FM: Women have always been a part of whiskey. Even before whiskey was coined as such, Sumerian women invented beer and Mesopotamian women invented distillation. When we get into the brands we see on shelves today, women once owned Bushmills, Cardow (Cardhu), Dalmore, Laphroaig, Tullamore Dew and many others. A woman invented the packaging for Maker’s Mark, which redefined liquor packaging strategies. So, women have been making important business decisions for whiskey brands for a long, long time. It’s only now that they’re finally receiving credit.

JAM: I know you love whiskey - how did you come to this angle for your book?
FM: I was at the Bourbon Women’s founding meeting, and they were talking about women being the first distillers. As a whiskey writer, I had never heard this, so I started looking into it and realized that women were not only distilling at home, but they were crucial to the modern success of whiskey. I had to write this book after I discovered how important women have always been. It was my chance to give many forgotten women, even the bootleggers, the credit the men have always taken.

JAM: What's it like signing books in Costco?
FM: Talk about an experience! One minute a man is knocking over my sign, the next another guy is scratching his butt in front of my table while sorting through cheeses. Old ladies laughed at me when I told them my title was Whiskey Women, and Mormons tried to give me their Book of Mormon. My favorite line: "I’ve never heard of your book because I’m Canadian." The guy walked across three aisles to pick up my book and tell me that. Weird. But, I sold a lot of books, and I recommend a Costco signing to all authors. You just don’t know what people wills say to you.

JAM: What's next for Fred Minnick?
FM: Well, I don’t know right now professionally. My literary agent, Linda Konner, and I have discussed a few potential projects, but no contracts yet. Personally, my wife and I are expecting our first child soon and I’m really gearing up to be a dad. I can’t wait.

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Sunday, December 1, 2013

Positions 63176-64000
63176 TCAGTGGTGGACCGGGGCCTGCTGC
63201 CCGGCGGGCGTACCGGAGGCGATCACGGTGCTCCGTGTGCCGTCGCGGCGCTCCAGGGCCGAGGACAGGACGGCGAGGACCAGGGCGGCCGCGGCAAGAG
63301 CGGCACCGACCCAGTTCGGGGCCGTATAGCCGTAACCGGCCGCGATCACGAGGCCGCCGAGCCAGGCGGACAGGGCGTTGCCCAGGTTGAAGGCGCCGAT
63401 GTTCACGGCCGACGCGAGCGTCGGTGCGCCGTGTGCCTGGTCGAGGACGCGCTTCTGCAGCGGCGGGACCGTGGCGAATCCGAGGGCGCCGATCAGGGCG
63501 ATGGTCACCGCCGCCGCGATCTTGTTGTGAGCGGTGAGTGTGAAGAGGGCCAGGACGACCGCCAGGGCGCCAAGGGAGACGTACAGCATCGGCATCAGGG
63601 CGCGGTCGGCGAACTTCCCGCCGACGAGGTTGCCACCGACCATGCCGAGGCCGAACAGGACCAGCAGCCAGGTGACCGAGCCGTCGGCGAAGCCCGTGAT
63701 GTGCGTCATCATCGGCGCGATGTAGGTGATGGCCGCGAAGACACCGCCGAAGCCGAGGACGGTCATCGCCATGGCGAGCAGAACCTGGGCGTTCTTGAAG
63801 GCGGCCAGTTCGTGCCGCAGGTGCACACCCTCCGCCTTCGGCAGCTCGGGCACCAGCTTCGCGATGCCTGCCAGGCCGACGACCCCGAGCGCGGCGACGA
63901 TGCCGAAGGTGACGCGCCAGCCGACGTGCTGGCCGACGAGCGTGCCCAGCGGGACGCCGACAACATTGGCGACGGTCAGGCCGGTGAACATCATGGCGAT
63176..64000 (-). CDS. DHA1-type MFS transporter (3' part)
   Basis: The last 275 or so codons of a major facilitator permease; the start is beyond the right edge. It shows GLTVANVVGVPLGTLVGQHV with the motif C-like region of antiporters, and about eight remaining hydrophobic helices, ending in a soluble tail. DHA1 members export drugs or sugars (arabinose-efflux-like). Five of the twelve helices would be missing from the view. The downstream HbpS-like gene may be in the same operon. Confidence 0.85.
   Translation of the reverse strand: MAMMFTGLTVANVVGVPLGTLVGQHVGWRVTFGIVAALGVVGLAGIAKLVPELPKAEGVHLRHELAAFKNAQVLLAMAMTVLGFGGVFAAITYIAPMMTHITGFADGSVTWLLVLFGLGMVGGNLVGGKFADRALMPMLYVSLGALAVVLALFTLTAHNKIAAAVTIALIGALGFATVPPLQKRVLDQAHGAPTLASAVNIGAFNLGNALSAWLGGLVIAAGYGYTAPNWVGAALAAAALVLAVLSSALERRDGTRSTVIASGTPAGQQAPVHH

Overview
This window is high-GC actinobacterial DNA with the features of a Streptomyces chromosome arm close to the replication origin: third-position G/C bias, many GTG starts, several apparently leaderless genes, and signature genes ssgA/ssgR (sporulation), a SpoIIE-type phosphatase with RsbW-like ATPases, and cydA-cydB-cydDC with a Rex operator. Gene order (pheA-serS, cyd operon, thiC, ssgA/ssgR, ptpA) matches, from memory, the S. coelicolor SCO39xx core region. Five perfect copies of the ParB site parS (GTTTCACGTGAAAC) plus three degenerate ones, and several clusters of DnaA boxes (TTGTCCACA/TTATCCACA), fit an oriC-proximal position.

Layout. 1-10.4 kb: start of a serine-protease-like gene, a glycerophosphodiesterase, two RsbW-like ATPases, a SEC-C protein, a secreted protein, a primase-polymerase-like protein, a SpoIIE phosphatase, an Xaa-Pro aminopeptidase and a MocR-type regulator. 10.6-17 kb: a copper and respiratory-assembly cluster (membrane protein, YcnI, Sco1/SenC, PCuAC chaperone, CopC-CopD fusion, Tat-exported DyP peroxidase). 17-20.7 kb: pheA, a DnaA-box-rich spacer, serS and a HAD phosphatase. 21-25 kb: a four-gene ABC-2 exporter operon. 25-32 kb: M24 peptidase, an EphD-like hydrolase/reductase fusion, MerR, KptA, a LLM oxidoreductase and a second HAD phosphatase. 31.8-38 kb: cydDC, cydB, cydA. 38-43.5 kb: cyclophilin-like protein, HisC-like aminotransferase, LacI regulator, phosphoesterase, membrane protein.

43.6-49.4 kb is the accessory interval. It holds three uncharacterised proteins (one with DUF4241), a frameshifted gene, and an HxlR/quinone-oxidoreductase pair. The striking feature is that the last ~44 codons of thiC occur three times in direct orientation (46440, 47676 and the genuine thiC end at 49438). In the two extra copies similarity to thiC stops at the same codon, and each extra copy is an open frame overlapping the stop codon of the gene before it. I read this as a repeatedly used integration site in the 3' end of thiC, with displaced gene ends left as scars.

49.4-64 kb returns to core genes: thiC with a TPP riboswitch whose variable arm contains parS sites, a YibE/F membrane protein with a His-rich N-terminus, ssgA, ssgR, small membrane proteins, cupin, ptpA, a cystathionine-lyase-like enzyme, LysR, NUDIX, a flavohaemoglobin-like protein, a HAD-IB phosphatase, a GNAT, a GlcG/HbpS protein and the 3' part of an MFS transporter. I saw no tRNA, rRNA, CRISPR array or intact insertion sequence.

Book 48 of 52: Whiskey Beach by Nora Roberts

I almost didn't read this one. Nora Roberts been disappointing me lately. She's published three series recently. The first was the Bride Quartet; the second the Inn BoonsBoro Trilogy.

I've read a lot of what makes good romance, and conflict is key. There always needs to be some kind of conflict that is pushed the hero and heroine apart, and the plot turns as they overcome those challenges.

For those two series, the conflict was...just not really there. For Brides, it was "OMG! We run a wedding industry but we are so resistant to love!" For the Inn BoonsBoro Triology, it was "we're building an inn! AND THERE'S A GHOST."

Yes, that oversimplifying both series, but they weren't that great. It felt like Roberts was off her game, and that she was writing copies of books she'd done before, just with a lot more brand names mentioned over and over again, and hooking them into series because that made financial sense.

So I'm glad to report that Whiskey Beachis a much different kind of book. It has a lot of conflict and complications, and a murder mystery wrapped inside. Eli Landon has just had a horrible year. His wife - from whom he was separated - had been murdered, and he was the prime suspect. Despite there not being enough evidence to charge him, he's still seen as guilty in the eyes of public opinion, and he loses his friends, his job, everything. So he retreats to the family estate called Bluff House in Whiskey Beach, north of Boston. His grandmother had lived there until she took a nasty fall. The woman who had been taking care of the house, Abra, has been charged with continuing the upkeep - of the house and eventually Eli.

Sure, there are the hallmarks of her work: the importance of family, the importance of a place, and there's someone fabulously wealthy involved. But Whiskey Beach didn't feel like a re-tread. It felt like something I wanted to read, and something she wanted to write.

It's not perfect, though. The book could have been about 50 pages shorter and not lost anything. I was impatient for the resolution - not because of the fast paced action, but because in spaced I was bored.

Still, it's encouraging that the book was so much better than those series. I have hope yet.